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5:2 diet: Three Kiwis share whether intermittent fasting works for them

Lou Draper.

Dr Michael Mosley's 5:2 intermittent fasting diet has taken the world by storm and he just recently released a refined version of it, The Fast 800. Christchurch's Rachael Lane is a 5:2 convert, calling it a “way of life” rather than a diet. Wellingtonian Lou Draper quit 5:2 after a month, and Elizabeth Chisholm says she feels great on it.

No way

Wellington PR consultant Lou Draper tried 5:2 a year and a half ago. “I ate 600-ish calories a day and lost about half a kilo a week.” But she quit after a month. “I couldn’t face two days of fasting. It took the joy out of everything. I couldn’t string a sentence together at work. I was so tired and grumpy.”

She didn’t wait to see if those initial side effects would fade. “I couldn’t tolerate it any longer. If it had been 800 calories, as Mosley recommends now, it may or may not have been manageable.”

Draper, 38, has long been a yoyo dieter and says she’s still overweight. “I’ve tried so many diets. All of them, I reckon. I usually lost around two kilos before quitting, because they’re unsustainable.”

Last year, she earned credentials online through reputable Canadian-based company Precision Nutrition, and is now one of its online nutrition coaches (not a qualified dietitian). “My friend swears by 5:2, but it doesn’t work for everyone. People can get quite ill on so few calories: lethargy, malnourishment, if they aren’t getting enough nutrients. And 5:2 is harder for people who absorb fewer calories than others."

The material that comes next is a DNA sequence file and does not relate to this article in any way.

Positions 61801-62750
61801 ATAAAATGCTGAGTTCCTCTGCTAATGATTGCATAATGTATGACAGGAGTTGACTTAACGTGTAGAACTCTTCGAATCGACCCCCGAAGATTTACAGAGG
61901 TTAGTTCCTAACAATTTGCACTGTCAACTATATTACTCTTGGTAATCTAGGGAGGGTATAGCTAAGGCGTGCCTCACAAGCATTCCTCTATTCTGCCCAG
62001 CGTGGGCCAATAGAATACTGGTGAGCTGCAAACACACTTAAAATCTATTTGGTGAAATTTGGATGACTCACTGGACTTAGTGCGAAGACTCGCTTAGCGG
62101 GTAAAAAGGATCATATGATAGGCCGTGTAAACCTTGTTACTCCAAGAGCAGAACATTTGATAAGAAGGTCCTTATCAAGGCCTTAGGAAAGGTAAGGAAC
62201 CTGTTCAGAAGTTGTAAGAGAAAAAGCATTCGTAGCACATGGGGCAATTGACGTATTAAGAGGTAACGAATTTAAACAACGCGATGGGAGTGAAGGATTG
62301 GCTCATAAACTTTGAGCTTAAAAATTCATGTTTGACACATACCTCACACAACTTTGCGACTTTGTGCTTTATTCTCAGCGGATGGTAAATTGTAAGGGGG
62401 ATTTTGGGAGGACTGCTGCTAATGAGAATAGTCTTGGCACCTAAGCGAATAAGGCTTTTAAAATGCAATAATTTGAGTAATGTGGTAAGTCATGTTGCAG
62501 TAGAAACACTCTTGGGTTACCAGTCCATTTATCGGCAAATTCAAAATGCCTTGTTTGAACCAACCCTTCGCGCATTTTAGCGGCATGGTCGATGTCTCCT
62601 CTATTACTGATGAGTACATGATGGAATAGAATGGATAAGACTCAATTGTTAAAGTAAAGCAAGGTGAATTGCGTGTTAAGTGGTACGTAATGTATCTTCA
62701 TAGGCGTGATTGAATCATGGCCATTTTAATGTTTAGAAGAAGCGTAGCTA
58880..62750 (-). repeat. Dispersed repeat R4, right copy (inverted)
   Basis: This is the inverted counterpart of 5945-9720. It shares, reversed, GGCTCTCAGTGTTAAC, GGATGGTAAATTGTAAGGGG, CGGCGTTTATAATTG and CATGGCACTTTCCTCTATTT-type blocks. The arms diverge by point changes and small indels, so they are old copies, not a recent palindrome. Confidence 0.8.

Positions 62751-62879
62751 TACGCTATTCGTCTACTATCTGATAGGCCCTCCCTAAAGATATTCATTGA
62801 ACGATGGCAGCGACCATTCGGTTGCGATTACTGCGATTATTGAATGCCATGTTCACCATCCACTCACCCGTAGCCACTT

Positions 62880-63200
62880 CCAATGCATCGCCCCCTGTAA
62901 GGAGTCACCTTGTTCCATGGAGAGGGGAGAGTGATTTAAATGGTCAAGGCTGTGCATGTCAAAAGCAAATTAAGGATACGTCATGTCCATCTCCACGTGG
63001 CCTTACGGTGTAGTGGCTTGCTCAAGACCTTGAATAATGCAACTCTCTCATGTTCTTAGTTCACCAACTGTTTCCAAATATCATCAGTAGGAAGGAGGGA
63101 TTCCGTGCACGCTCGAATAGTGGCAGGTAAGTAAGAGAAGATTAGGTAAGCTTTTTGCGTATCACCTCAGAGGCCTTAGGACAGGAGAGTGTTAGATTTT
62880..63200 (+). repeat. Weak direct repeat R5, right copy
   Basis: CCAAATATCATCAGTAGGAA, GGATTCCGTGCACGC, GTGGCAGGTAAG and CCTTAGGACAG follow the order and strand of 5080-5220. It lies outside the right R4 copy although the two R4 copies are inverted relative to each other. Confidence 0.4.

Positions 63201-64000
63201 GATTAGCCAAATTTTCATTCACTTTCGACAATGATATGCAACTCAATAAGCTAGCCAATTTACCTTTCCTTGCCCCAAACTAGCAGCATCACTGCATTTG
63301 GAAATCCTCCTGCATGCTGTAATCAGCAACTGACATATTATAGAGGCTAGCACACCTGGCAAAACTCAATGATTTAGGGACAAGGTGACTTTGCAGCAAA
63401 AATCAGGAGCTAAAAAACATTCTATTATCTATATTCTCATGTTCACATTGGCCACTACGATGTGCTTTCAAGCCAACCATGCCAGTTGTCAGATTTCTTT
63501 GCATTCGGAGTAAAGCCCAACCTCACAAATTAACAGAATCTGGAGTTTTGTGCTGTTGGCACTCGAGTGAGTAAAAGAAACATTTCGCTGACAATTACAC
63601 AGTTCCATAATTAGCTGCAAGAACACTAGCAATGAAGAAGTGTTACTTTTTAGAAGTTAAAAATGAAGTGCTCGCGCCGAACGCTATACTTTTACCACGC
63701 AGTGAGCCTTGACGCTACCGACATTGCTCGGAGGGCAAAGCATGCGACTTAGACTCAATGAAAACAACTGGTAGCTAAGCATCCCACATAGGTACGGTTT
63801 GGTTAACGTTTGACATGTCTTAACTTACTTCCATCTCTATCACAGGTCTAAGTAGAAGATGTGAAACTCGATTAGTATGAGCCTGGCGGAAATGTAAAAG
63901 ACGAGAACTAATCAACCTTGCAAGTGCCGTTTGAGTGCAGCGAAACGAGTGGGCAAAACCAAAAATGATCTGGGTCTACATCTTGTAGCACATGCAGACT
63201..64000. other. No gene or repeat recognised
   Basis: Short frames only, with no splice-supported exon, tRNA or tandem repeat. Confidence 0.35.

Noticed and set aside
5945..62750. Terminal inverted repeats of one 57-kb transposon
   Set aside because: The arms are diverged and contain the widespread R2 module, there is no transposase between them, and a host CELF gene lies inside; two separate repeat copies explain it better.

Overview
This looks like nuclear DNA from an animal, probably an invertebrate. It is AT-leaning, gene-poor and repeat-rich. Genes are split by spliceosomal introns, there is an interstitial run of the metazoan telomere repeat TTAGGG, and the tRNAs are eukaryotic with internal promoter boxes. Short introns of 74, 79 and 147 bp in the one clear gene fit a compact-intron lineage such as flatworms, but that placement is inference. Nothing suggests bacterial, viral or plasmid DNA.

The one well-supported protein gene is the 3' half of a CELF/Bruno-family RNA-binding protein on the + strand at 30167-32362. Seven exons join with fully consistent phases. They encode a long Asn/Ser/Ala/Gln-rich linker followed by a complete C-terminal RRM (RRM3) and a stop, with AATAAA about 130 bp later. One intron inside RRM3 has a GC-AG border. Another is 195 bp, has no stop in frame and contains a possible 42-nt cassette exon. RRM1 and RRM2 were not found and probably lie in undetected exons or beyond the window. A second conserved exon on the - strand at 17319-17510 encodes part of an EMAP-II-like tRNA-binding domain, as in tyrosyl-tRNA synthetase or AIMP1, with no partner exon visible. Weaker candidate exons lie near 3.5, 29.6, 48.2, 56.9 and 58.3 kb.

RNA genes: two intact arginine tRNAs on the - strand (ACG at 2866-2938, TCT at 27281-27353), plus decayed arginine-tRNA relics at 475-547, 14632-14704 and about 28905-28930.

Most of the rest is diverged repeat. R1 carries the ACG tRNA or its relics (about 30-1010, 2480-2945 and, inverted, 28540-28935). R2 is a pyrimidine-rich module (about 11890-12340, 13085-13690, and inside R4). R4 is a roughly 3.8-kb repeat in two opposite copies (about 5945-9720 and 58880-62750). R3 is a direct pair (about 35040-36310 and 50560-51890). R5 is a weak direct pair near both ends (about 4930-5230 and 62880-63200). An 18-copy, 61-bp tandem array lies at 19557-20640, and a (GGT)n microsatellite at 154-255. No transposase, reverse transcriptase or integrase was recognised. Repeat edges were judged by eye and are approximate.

She’s finally found an approach that works for her. “I eat a balanced diet: mainly wholefoods, plus I prioritise hydration, exercise and sleep. I don’t weigh myself, but my clothes fit better. Obsessing over calorie counting is the wrong approach for many people. You can be eating really well, but stress, sleep etcetera are more important than measuring out 12 almonds. People struggle to handle massive change. Just eat better quality food and leave it at that.”

Read more: 5:2 creator explains new rapid weight loss theory The Fast 800Dr Michael Mosley tests out The Fast 800 on himselfAbsolutely flabulous: Trying to beat the middle-age spread

Rachael Lane. Photo/John Collie.

Way of life

After Christchurch teacher aide Rachael Lane had three children, her weight “spiralled out of control” and into obesity. “I hated photos of myself. I’ve always had weight issues, but hated diets where you ‘go hard out’, deprive yourself and it’s too difficult.”

Then she heard a radio interview with Michael Mosley and watched his BBC documentary Eat, Fast, Live Longer. “I read about the science and thought I’d try 5:2 – for my health, not just my weight. It’s the only diet I’ve ever managed to stick to.”

Rachael, 45, and husband Jared Lane have done the 5:2 diet for five years. “It was easiest to do it together, eating the same and supporting each other.” On Mondays and Thursdays, she eats 500-600 calories while Jared aims for 600. On fasting days, she usually only has two coffees until dinner.